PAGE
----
NBC News has a notable story this week about Teresa Hord Owens, the first black woman to lead the Christian Church (Disciples of Christ) denomination. Significant news about the group’s membership is also in the report.
Owens may or may not be the first black woman to lead a Mainline Protestant denomination (depending on how executive leadership is defined within churches of differing polities) but reporter Mashaun D. Simon seems to have “buried the lede” quite far down in the NBC coverage. Quoting Disciples Associate Vice President of Marketing and Communications Cherilyn Williams, the story reports:
“We have 450,425 participating members reported, but not all congregations report numbers so this is an educated guess,” she said. “There are 2,066 persons who are coded as pastor or student pastor of a congregation. Of that number, 522 are women; 275 are African-American and 82 are African-American women.”
Presumably Williams is citing information from the denomination’s 2017 yearbook (that must be purchased to view).
In 2007, the denomination had reported membership of 689,507. The most recent publicly available data on the denomination is from the 2014 yearbook, posted that year by blogger Derek Penwell, the yearbook reported 497,423 members.
So the denomination has declined by 46,998 members since 2014, a drop of 10 percent, and by 239,082 members since 2007, a drop of 35 percent in the past decade. While not the worst drop among the “seven sisters” of Mainline Protestantism (that dubious honor currently goes to the Presbyterian Church (USA) which has dropped 5.71 percent each year for the past two reporting years) a 10 percent drop from 2014-2017 is a stark rate of decline for the Disciples. The Association of Religion Data Archives has membership data from 1925-2010 view-able here. According to records, the denomination has dropped from a high of 8,081 churches in 1965 to 3,624 in 2010, a decline of 55 percent. Attendance is also tracked, with the 2014 report listing an average worship attendance of only 177,141 persons.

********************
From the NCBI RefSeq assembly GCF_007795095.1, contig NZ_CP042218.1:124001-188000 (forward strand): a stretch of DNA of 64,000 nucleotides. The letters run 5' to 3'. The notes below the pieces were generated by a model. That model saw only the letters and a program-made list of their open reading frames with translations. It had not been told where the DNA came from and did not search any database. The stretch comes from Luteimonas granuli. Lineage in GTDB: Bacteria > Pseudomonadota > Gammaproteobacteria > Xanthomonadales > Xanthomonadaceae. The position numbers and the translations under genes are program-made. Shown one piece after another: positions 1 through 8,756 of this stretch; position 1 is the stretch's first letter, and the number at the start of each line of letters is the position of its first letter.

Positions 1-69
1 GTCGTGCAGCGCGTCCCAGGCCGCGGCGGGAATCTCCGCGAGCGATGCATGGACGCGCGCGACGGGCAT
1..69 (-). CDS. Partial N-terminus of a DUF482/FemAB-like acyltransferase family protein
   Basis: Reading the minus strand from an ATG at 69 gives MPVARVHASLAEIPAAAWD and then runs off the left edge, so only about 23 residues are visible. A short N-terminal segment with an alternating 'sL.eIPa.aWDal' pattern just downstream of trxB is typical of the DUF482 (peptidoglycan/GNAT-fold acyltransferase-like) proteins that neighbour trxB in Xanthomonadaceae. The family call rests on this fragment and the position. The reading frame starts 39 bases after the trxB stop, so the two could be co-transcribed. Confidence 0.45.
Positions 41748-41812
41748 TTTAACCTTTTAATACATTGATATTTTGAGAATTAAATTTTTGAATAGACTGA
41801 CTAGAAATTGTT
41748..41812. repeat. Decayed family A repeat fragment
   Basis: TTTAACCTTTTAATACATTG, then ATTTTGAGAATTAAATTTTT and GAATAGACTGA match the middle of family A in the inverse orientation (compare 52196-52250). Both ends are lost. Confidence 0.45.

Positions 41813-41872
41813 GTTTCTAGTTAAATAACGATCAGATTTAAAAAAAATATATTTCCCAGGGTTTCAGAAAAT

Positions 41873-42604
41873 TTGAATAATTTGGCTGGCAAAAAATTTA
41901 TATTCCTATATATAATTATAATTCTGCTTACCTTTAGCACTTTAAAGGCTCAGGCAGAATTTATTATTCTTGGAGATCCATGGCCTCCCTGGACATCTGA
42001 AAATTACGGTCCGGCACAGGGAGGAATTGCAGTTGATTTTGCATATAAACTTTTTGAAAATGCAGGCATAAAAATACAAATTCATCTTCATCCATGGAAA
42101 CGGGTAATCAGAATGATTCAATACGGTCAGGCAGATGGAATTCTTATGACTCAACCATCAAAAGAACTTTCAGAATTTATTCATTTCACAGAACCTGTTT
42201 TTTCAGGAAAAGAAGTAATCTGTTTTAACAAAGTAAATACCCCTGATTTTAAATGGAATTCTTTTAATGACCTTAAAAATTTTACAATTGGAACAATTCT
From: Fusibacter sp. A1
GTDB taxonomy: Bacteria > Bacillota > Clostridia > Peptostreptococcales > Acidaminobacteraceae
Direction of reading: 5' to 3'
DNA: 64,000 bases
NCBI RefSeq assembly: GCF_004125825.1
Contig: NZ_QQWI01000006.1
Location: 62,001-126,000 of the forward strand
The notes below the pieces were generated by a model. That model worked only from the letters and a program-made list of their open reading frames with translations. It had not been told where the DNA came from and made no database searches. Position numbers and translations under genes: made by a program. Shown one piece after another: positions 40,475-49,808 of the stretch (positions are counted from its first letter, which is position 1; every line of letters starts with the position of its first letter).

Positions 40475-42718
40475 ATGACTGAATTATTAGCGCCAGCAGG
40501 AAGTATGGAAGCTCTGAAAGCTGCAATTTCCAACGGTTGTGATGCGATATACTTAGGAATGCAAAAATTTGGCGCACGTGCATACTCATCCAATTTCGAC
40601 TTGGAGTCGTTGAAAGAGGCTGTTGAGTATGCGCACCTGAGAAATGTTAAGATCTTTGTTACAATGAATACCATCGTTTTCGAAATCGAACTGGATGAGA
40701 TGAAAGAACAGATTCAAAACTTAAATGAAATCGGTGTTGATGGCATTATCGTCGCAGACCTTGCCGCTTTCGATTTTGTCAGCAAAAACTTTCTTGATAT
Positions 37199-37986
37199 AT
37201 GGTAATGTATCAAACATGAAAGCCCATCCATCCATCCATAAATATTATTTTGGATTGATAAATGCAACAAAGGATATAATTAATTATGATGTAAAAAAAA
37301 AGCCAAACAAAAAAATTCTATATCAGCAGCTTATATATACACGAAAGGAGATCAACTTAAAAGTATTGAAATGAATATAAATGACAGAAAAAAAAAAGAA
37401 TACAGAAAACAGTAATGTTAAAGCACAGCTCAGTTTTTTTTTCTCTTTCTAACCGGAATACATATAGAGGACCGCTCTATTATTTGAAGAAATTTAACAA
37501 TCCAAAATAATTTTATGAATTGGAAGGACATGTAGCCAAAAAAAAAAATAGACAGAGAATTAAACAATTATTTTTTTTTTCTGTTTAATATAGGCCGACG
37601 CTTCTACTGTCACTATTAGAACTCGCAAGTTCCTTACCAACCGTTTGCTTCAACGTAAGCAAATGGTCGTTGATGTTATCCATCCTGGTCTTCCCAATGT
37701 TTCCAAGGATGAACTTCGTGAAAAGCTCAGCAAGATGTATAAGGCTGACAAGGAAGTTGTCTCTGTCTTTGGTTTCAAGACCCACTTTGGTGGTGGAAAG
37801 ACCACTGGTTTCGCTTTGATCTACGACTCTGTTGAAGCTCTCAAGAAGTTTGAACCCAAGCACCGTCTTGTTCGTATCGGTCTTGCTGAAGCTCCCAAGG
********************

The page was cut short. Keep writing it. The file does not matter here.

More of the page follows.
The Disciples of Christ recently held its biennial General Assembly in Indianapolis July 8-12. Readers of this blog may recall that denominational officials had earlier threatened to pull their convention from Indiana after the state legislature passed the Religious Freedom Restoration Act (RFRA). Then-Disciples General Minister and President Sharon E. Watkins argued in a letter that under the state law some church members “might experience legally sanctioned bias and rejection” under the law, which was quickly repealed under strong pressure from business interests.
The Disciples of Christ jointly shares a public policy advocacy office with the United Church of Christ, frequently staking out politically liberal positions. In 2015, Watkins was among a group of 44 Religious Left officials releasing a statement calling for continued federal funding for Planned Parenthood, the largest provider of abortions in the United States. In 2013, the Disciples General Assembly joined with several other Mainline Protestant denominations in embracing sexual orientation and gender identity as specially affirmed categories in the church.
The Disciples are the smallest of seven Protestant churches historically classified as Mainline. The denomination has lost three-quarters of its once nearly 2 million membership since the 1960s. Prominent members have included Presidents Ronald Reagan, Lyndon Johnson and James Garfield.